The ghost of Josip Broz Tito, founder and leader of Yugoslavia for decades until his death in 1980, pervades the Museum of Yugoslav History. (Take the No. 41 bus from the southwest side of Studentska Square. Fare is 150 dinars.) There he is in the cinema’s sentimental biographical film, shaving in the morning, smoking cigars and meeting with foreign dignitaries from Jimmy Carter to Fidel Castro. There he is again on the mugs, plates, posters, medals and books in the gift shop. And there again, in his final resting spot, under a vast marble gravestone in the so-called House of Flowers. The former winter garden also displays the late dictator’s personal effects. Museum admission is 400 dinars, which includes compelling temporary exhibitions.

Rose-flavored ice cream with cake discs and dark chocolate shards at Homa, a restaurant. CreditDanielle Villasana for The New York Times


Serbian language lesson: sladoled. It means ice cream, and it suffuses the menu at Homa, a white haute-cuisine temple with soaring glass windows and a pleasant patio. A distinctive Parmesanflavored ice cream accompanies a salad of compressed strawberries, peppercorn, pickled cucumber and lemon dressing that hits every taste bud. You’ll find peach ice cream alongside a duck leg with Jerusalem artichoke confit. Rose-flavored ice cream lends a Mideast aroma to cake discs and dark chocolate shards. A three-course meal for two, without wine, runs about 6,000 dinars. Reserve.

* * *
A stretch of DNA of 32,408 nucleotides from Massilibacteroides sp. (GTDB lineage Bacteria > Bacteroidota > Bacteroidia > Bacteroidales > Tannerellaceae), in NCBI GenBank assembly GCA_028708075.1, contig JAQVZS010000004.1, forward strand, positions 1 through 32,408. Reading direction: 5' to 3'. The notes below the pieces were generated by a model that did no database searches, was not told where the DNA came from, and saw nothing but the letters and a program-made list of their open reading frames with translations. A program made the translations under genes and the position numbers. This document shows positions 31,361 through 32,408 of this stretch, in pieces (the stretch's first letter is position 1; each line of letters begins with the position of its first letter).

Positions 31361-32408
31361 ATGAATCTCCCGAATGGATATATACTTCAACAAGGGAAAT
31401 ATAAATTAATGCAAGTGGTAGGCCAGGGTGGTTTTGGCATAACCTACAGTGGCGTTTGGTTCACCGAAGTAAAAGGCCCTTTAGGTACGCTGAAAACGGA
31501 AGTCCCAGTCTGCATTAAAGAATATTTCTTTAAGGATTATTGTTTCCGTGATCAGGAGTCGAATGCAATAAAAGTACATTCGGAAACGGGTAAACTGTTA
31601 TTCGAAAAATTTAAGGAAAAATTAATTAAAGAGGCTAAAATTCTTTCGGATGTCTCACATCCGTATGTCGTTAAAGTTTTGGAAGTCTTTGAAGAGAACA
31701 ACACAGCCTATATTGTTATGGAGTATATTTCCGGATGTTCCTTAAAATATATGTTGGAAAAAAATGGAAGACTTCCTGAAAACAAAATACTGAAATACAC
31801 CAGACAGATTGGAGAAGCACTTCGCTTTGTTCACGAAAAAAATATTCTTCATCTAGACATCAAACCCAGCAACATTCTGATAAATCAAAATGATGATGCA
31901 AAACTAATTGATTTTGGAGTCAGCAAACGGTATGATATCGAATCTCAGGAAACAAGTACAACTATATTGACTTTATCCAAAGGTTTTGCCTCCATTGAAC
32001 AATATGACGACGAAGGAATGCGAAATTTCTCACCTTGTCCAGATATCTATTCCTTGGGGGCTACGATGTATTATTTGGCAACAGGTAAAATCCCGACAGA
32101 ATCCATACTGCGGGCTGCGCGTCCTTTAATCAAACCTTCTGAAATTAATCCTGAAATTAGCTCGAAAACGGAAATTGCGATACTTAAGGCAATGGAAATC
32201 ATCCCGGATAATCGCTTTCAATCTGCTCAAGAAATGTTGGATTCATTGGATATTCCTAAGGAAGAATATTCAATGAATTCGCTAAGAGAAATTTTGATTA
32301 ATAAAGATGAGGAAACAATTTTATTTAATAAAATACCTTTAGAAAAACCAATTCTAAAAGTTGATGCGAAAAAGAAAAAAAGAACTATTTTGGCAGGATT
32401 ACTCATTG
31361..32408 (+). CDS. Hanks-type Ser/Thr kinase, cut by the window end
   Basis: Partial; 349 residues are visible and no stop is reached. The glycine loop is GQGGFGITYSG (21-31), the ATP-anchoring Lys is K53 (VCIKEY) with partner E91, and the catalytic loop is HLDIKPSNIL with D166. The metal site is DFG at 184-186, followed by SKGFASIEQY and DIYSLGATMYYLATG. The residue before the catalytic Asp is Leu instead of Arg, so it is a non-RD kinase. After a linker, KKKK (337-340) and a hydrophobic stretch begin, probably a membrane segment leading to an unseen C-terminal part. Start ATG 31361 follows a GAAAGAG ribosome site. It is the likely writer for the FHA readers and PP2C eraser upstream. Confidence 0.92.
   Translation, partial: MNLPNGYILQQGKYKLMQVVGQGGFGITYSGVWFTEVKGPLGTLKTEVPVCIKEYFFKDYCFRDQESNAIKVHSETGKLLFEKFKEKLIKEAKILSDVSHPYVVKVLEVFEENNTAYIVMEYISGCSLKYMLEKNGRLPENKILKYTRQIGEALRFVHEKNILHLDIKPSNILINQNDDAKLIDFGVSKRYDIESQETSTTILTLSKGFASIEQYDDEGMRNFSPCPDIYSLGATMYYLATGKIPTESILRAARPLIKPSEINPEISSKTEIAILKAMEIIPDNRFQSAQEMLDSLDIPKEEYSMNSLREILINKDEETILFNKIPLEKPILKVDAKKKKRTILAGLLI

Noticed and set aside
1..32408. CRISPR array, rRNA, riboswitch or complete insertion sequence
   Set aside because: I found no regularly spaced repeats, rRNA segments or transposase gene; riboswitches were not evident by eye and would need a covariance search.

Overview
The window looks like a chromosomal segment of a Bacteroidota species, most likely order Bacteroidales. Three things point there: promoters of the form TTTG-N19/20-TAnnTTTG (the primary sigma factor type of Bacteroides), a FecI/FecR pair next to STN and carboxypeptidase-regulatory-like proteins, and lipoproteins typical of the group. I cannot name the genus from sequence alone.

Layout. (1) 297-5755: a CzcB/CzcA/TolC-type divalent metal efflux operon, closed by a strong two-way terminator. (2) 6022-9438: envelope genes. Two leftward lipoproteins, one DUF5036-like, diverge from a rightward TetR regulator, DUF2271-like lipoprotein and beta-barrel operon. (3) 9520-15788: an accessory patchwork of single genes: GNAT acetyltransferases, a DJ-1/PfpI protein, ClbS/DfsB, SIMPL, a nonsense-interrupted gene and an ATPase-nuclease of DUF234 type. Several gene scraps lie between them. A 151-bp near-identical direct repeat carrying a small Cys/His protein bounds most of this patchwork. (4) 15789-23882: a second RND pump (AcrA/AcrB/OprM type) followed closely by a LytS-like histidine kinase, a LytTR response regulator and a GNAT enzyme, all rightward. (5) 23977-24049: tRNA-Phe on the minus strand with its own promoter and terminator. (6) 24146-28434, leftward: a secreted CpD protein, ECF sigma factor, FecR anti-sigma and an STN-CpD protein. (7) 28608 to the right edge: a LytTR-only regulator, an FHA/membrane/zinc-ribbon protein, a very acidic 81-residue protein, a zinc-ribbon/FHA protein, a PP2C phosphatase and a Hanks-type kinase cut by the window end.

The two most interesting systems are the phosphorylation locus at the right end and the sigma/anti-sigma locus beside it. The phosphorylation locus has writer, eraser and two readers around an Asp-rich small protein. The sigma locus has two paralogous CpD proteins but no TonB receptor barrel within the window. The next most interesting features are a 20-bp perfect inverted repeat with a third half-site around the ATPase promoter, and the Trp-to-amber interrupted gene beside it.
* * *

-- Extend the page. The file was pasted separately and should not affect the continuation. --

Past or present? The choice looms at the top of the street called Dzordza Vasingtona — a.k.a. George Washington. Take the street called Skadarska, and you’ll discover a cobbled, tree-shaded pedestrian path lined with wrought-iron streetlamps and Belgrade’s oldest restaurants. The wooden porch of Kaldrma Bar is a pleasant perch for sipping the house cocktail (vodka, gin, triple sec, lemon juice, Red Bull; 495 dinars) while listening to Balkan folk bands that work the street. The ambience changes if you take the street called Cetinjska, where a former brewing complex now pulseswith Belgrade’s newest and noisiest nightlife spots. Polet is a stone-walled haven of vintage furniture, artwork and quirky tunes (includingragtime and drum ‘n’ bass) where you can quaff Jelen beer (190 dinars) amid the academics, aging cool cats and thrift-store divas.




The city’s prettiest historical district, Zemun, is perfect for a Sunday stroll. Spires of Baroque and 19thcentury churches cast shadows on flower-linedcobbled streets lined with sherbet-hued houses, art galleries, craft workshops, riverbank cafes and fish restaurants. The 19th-century Gardos Tower, a.k.a. the Millennium Tower, lords over the landscape from the hilltop, offering 360-degree views from its circular balcony. (Admission, 200 dinars.) Over the sea of orange-tile roofs, the view opens onto the Danube and Sava Rivers and the distant skyline of central Belgrade and Kalemegdan Park, where your journey began.


Steps from the city’s main pedestrian boulevard and Kalemegdan Park, the stylish 45-room Square Nine Hotel Belgrade (Studentski Trg 9; 381-11-333-3500; squarenine.rs) is outfitted with midcentury Danish and American furniture and has multiple restaurants, a rooftop bar and a spa. Doubles from 180 euros (about $200). Opened in 2014, the slick and contemporary Argo (Kralja Milana 25; 381-11-364-0425;argohotelbelgrade.com) is in the southern part of the city center, near the train station and St. Sava Temple. The 20 rooms are done in a palette of cream, brown and pistachio. Doubles from 59 (low season) or €75 (high).

Original article is published in nytimes.com